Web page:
Depart too far from the norm of human experience and you bore the reader, who will no longer care what happens to your characters once they have stepped through a dozen dimensions of time and are consorting with twelve-sided green monsters somewhere in interstellar space. The true artist, who knows how to deal with elusive material, is more likely to work his tricks right in your living room, where the reality of familiar things lends strangeness to whatever he may conjure up.
-- Philip Van Doren
I love the Literary Fantastic in fiction. Yes, even to the extent of Tolkien’s hobbits, Adam's lunacy of space travel, Kafka’s human insect, and Carroll’s Wonderland, but much of the Fantastic that I am particularly attracted to is of the sort where human psychology goes very wrong, where the familiar becomes strange, where the world we live in somehow animates itself and turns upon us.
I have always been attracted to the Gothic and the Dark Romantic literary subgenres. Many of my mentors wrote with a Dark Romantic’s heavy hand: Poe, Lovecraft, Bataille, Kafka, Marquez, Ungar, even Shakespeare's tragedies ... the list could go on an on. Much of what strikes me about this style is the macabre and supernatural feel the stories have to them without necessarily being bona fide “horror” stories, which include supernatural creatures. In many of their works, the macabre and supernatural aspects of the story are firmly “grounded” in the human psyche. Man is the monster, and the natural world is the essence of supernatural. Write fiction with that logic and you cannot go wrong.
These authors have taken the vile aberrations of humanity and transformed them, some into allegory, some simply into a deeper look at the human psyche. Nevertheless, what all of these writers have in common is their ability to make the elusive not only tangible but relatable. These authors have been able to combine perfectly the ordinary and the extraordinary in such a way that we don’t question it. This goes back to my earlier discussion on subjective details. Fiction readers don’t necessarily want a state of the union, a “this is how things are” bricks and mortar view of the world. They want to feel the world through the characters. They want character perception, perception that is uniquely different than their own, and for that to happen, an author needs to provide detail which is fluid yet fully grounded in reality, is passionately associative and wildly dissociative, is sketchy yet vivid, and all the while, is plausible without a doubt. Tall order.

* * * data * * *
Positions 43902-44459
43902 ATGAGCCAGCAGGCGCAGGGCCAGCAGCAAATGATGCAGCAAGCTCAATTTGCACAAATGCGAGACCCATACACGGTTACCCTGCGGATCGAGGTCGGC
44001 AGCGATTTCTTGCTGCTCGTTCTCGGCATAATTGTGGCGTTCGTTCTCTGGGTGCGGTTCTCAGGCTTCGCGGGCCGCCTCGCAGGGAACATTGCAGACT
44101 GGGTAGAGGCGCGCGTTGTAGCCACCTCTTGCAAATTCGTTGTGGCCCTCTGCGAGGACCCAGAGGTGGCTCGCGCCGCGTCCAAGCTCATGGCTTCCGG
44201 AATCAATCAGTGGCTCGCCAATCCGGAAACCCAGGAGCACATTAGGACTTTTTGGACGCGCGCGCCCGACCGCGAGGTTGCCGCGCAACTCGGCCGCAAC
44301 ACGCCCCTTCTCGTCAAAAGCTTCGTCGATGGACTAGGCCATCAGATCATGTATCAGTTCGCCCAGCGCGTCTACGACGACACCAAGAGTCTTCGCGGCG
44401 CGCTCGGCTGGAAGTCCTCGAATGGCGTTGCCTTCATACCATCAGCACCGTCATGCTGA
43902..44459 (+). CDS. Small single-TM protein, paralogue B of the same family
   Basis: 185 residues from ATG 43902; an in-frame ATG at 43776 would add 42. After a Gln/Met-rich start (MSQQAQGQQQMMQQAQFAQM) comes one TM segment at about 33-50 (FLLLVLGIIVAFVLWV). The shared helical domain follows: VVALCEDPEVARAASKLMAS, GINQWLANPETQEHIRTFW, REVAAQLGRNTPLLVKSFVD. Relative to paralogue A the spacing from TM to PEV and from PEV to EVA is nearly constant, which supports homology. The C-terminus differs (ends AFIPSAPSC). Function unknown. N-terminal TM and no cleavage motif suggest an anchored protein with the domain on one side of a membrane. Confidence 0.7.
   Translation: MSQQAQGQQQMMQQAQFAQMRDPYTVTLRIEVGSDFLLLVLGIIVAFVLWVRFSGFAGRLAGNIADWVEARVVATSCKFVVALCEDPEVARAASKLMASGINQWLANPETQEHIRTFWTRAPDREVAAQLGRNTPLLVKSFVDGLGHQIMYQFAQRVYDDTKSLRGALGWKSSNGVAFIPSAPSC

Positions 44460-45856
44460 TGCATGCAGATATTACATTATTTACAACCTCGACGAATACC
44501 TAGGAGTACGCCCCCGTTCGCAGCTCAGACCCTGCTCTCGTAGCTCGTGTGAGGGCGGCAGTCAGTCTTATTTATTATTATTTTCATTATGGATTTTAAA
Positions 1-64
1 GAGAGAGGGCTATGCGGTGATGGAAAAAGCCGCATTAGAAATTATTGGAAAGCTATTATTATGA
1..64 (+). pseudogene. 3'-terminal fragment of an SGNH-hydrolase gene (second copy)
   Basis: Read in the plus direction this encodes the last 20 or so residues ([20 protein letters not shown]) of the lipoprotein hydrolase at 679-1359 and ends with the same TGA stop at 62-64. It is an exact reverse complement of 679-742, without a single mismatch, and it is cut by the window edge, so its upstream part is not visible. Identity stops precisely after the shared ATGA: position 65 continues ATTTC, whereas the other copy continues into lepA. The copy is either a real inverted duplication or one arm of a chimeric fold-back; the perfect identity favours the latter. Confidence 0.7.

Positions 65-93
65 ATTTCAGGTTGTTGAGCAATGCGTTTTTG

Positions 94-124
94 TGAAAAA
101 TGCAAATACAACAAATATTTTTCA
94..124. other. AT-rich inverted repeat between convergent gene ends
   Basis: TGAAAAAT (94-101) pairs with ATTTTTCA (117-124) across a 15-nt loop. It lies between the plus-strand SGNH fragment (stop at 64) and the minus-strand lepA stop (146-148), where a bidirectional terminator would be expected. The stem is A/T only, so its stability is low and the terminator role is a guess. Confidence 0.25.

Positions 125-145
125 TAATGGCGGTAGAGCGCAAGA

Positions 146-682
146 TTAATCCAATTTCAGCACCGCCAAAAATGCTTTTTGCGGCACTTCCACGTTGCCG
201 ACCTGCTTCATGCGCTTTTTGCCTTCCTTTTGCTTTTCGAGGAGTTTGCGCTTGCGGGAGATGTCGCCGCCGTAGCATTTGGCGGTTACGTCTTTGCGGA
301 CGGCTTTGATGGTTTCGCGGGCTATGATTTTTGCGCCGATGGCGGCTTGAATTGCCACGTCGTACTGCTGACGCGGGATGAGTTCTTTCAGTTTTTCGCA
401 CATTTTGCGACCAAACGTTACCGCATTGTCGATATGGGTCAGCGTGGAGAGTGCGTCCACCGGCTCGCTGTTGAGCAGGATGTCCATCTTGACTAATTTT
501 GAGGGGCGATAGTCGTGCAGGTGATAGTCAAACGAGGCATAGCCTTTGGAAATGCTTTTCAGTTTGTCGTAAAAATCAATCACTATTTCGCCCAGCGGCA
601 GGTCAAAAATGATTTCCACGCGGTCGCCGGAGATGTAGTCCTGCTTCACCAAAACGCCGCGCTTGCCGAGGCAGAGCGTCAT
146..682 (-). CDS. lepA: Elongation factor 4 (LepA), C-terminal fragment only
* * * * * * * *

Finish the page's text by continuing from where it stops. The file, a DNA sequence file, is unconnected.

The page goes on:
Yes, it is possible for an author to take great leaps of faith with credibility "if" they stay rooted in humanity. Kafka’s main character in The Metamorphosis awoke one morning and found he was a bug. Literally implausible but psychologically frightening because emotionally, it can happen. Another example is that the mirror is said to have two faces. How often do we struggle with our own reflection, and so Alice’s looking glass portal becomes very very real, and the philosophical conundrums she is presented with transcend the fantasy world. This type of transcendence is potent. So much so that we can sympathize with Dr. Jekyll’s struggle with his alter ego, Mr. Hyde.
There are many modern authors who have succeeded in this endeavour quite splendidly: Ellis' American Psycho, where the "status quo" has become surreal to the point of absurdity in that it not only creates the monster but allows the monster to "be" unrecognized and unnoticed; or Palahniuk's Fight Club, where the emasculated narrator feels alienated from prevailing social versimilitudes, ; or Johnson's Jesus' Son, where the nickname "fuckhead" defined the narrator's entire existence, and, more so than the heroin upon reflection, coloured his view of the world.
So, even straight literary fiction can benefit from the principles of the Literary Fantastic. When we struggle with humanity’s deep psychological, moral, and philosophical issues, we often find ourselves at odds with what is real or what we have naively perceived as being real. Nevertheless, we are innately capable of analysing our own "dream" logic. On a daily basis, when the world itself becomes dark and foreboding, when our fears manifest themselves, our personal perceptions of the world are often challenged, even negated. This is the realm of the fiction author. The realm where, with a little bit of prowess and a lot of finesse, the objective details can be manipulated and the truth can be exposed. This is the realm of the author who knows, as Clive Barker so eloquently put it, how to “tap the vein” no matter what genre you choose to write in.
Cheryl Anne Gardner